about it. Here is my new gardening plan for the year. I'll buy a 1G
gardenia and 1G azalea. I found them in wal-mart nursery. They are in
6" long pots so I'll have to transfer them to 8" pots for the first
2-3 years. For indoor, I'll buy anthurium, begonias and orchid for
colors. How does this sound? I heard it is difficult to grow orchid.
What species are good for a beginner? Moth orchid? cyum....?
What are good nursery stores? I checked online and went to a
"Summerwinds" near me. Their plants and pots are more expensive than
HD&walmart. Is it true that HD&walmart are always cheaper? I found
some labels on the plants are the same as those on HD plants. So if
they are from the same source, maybe I can just go with the cheaper
Also, I posted a question about self-watering container. It would be
great if you can share your experience with it.
Thanks again! I really appreciate all your time and help!
Most national chains get excellent plants from national and foreign
large scale growers. The day the plants are delivered, they are in
excellent condition. How they fare from then is up to the quality of
the staff at the chain store. Some times they are well taken care of
and sometimes they aren't. The sooner you can get your after they are
delivered, the better luck you will have.
Nurseries vary considerably. Some sell beautiful plants that are not
hardy because they know people will come back and buy more when they
die. One of the "best" local nurseries in our area has this philosophy.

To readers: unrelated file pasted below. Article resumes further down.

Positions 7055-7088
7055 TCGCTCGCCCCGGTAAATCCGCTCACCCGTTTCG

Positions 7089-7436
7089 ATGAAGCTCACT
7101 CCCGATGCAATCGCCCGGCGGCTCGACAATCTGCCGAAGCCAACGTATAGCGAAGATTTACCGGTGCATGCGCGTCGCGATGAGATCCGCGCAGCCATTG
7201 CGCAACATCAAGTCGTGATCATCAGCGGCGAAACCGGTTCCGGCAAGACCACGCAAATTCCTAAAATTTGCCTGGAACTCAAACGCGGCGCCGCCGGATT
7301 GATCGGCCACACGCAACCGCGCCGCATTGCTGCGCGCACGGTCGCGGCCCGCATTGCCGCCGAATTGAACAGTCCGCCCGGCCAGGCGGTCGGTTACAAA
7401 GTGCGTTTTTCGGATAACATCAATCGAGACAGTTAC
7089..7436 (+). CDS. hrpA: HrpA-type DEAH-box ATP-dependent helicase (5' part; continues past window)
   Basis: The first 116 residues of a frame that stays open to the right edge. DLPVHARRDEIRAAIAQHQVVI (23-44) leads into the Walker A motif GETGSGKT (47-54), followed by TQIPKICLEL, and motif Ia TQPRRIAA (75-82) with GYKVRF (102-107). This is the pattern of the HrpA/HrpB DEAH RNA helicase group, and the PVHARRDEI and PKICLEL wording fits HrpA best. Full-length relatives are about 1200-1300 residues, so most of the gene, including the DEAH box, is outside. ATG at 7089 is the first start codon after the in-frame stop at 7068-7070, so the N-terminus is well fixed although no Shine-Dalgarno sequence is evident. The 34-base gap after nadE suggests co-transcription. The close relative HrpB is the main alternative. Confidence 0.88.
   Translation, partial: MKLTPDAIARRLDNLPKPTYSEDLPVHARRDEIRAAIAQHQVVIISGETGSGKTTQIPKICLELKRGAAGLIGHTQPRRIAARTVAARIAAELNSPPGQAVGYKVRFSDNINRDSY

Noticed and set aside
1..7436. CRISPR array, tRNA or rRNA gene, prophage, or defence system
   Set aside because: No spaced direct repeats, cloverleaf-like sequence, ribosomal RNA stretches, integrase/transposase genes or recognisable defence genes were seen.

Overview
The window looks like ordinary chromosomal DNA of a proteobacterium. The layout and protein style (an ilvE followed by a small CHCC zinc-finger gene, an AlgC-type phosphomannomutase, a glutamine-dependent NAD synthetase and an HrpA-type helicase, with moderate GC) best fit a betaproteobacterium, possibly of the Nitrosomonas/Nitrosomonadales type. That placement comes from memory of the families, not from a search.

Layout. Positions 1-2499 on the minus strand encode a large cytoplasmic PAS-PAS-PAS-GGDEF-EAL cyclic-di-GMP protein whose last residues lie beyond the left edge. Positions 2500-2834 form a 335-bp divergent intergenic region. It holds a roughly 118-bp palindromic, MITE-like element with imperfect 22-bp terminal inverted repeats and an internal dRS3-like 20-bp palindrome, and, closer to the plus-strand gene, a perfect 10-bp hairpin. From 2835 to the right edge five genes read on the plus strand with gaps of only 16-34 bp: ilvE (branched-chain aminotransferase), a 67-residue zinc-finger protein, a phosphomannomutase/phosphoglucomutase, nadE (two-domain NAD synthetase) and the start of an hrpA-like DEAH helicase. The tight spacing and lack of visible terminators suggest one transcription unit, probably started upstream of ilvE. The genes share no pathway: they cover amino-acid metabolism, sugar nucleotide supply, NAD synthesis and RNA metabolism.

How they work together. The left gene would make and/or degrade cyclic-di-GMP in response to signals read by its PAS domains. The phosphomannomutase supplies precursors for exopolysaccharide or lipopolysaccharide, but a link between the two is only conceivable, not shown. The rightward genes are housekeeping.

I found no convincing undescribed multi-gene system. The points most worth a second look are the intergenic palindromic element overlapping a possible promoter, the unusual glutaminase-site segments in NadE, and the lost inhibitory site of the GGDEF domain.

Other local nurseries use kids to take care of their stock and have the
same problem as the national chains. Not every local nursery better
than every chain store.
If you are lucky enough, it is best to buy from a local nursery that has
field grown plants. They are a little more difficult to transplant, but
will do the best in the long run.
Pardon my spam deterrent; send email to firstname.lastname@example.org
Visit my Rhododendron and Azalea web pages at:
Growing orchids is easier than you would imagine......getting them to
rebloom again is a different story. You may get different opinions, but I
find Phaleanopsis or moth orchids very easy to grow and extremely long
blooming. and the easiest to get to rebloom. Select a healthy looking plant
with deep green foliage and a flower stalk with as many plump buds as you
can manage. These will unfurl slowly over a period of several months. Moths
prefer a bright but indirect light, although they will tolerate quite low
light levels. Just make sure you keep it out of direct sunlight which will
dry out the plant and bleach the foliage. They need lots of water and
shouldn't be allowed to dry out completely, but they do not like standing
water. I water mine thoroughly at the kitchen sink and allow the water to
drain off before replacing them in their decorative pot or saucer. A layer
of pebbles on the saucer will help avoid any sitting water but allow for
some more humidity. Daily misting will help increase humidity too, but avoid
misting the flowers. Room temperatures are perfect, but avoid drafts or
placing close to heat vents.
Once the orchid has stopped blooming, cut the flower stalk back to the
second node ( a little triangular shaped appendage on the stalk) from the
base. Start fertilizing then with an orchid fertilizer (s/b available where
you purchase the orchid) according to the package directions. In 3-5 months
a new flower stalk should begin to emerge from the point where you cut the
old one back. With good care, this should bloom for you as well and perhaps
the plant will reward you with generating a second flower stalk, too. Good
pam - gardengal